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A simulation of autonomous and cooperative behaviours using LEGO MINDSTORMS NXT

Arsiratham, Jayacelan Reddiar (2010) A simulation of autonomous and cooperative behaviours using LEGO MINDSTORMS NXT. Other thesis, Murdoch University.


This report focuses on autonomous and collaborative behaviour of robots through communications, which could be useful in battlefield or emergency situations. At present, roadside bombings in Iraq mostly involve the use of Improvised Explosive Devices (IED). The current scenario of IED clearance and disposal are by using remote-controlled operational robots to search and defuse the IED. In the event of a pre-detonation or error in defusing, a highly functional robot is lost. This project hopes to reduce cost and display a proof of concept, where complementary capabilities amongst robots could assist in completing a task or mission.

To demonstrate the implementation of autonomous and collaborative behaviour, a pair of autonomous robots was built. The advantage of designing a pair of robots rather than a single robot was because it is cost-effective in the long-run. The Master robot, serving as a full featured robot would be fully operational whereas the sacrificial robot could be made at low-cost with minimal features. The robotics platform for prototyping these robots was Lego Mindstorms NXT 2.0. The simulation of a search and destroy of IEDs using robots was prototyped.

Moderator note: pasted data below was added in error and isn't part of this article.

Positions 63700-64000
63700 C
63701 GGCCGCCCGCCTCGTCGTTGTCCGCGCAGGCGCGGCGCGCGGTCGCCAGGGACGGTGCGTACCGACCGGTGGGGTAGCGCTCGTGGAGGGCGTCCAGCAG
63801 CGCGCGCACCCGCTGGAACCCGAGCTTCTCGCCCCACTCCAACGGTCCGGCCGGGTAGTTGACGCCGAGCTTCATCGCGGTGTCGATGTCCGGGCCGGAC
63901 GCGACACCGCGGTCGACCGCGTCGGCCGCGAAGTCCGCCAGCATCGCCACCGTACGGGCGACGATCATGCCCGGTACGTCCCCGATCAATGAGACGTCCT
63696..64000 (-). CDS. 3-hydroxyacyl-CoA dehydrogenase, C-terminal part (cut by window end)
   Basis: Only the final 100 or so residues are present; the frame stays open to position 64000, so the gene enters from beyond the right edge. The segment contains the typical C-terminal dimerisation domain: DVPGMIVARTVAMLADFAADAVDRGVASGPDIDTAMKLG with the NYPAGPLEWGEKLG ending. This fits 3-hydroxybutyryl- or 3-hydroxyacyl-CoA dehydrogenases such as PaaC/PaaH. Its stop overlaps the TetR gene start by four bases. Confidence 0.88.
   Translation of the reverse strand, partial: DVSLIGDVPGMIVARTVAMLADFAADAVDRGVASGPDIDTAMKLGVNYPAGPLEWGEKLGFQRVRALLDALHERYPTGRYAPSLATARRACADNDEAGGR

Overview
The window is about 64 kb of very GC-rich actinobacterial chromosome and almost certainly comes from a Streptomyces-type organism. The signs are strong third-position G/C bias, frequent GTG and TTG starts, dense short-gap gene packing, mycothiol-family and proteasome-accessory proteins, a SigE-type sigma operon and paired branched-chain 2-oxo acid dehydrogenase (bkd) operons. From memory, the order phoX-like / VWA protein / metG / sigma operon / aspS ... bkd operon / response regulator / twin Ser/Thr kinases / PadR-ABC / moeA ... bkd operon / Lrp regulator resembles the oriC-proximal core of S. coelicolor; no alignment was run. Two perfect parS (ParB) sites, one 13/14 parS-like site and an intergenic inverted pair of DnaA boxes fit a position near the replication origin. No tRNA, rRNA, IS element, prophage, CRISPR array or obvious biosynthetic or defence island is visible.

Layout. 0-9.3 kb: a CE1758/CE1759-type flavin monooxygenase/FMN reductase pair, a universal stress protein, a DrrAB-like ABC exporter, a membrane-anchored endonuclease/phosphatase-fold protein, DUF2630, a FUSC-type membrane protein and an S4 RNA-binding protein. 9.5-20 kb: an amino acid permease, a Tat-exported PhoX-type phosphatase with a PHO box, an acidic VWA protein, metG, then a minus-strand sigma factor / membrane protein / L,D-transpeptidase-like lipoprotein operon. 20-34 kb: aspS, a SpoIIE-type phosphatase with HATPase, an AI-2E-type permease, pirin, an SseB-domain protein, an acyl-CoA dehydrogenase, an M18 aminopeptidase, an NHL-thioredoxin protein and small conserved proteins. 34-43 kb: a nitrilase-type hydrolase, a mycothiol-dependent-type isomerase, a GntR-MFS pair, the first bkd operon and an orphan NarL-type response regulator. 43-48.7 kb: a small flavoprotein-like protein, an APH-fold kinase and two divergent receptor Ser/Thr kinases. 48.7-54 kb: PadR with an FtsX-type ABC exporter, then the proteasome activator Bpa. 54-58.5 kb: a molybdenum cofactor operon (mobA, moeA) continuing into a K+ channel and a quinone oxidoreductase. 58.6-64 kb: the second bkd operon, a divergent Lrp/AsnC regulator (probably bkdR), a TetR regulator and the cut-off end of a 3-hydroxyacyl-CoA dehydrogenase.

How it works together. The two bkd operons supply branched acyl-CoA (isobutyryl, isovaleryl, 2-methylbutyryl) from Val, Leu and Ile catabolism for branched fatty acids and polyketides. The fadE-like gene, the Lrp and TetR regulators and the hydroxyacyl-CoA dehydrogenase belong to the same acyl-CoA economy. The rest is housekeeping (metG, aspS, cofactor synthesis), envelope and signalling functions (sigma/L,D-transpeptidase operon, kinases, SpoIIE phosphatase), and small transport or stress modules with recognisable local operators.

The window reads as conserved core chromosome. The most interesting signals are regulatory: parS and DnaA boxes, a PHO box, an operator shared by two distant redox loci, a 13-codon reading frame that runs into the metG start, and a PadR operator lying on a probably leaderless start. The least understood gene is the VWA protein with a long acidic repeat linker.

The scenario was to locate and destroy an Improvised Explosive Device (IED). The Master robot will search for the IED in a simulated environment, which is divided into four different colour zones for the purpose of localisation. Once the master robot has found the IED, it will inform the sacrificial robot of the zone where the IED was found. Subsequently, the sacrificial robot would go to the destination to locate the IED at the specified zone. Once the sacrificial robot has found the IED, it is assumed the IED is destroyed. This scenario reflects how the robots would likely be used in Iraq or an urban war zone.

Item Type: Thesis (Other)
Murdoch Affiliation(s): School of Engineering and Energy
Supervisor(s): Crebbin, Gregory
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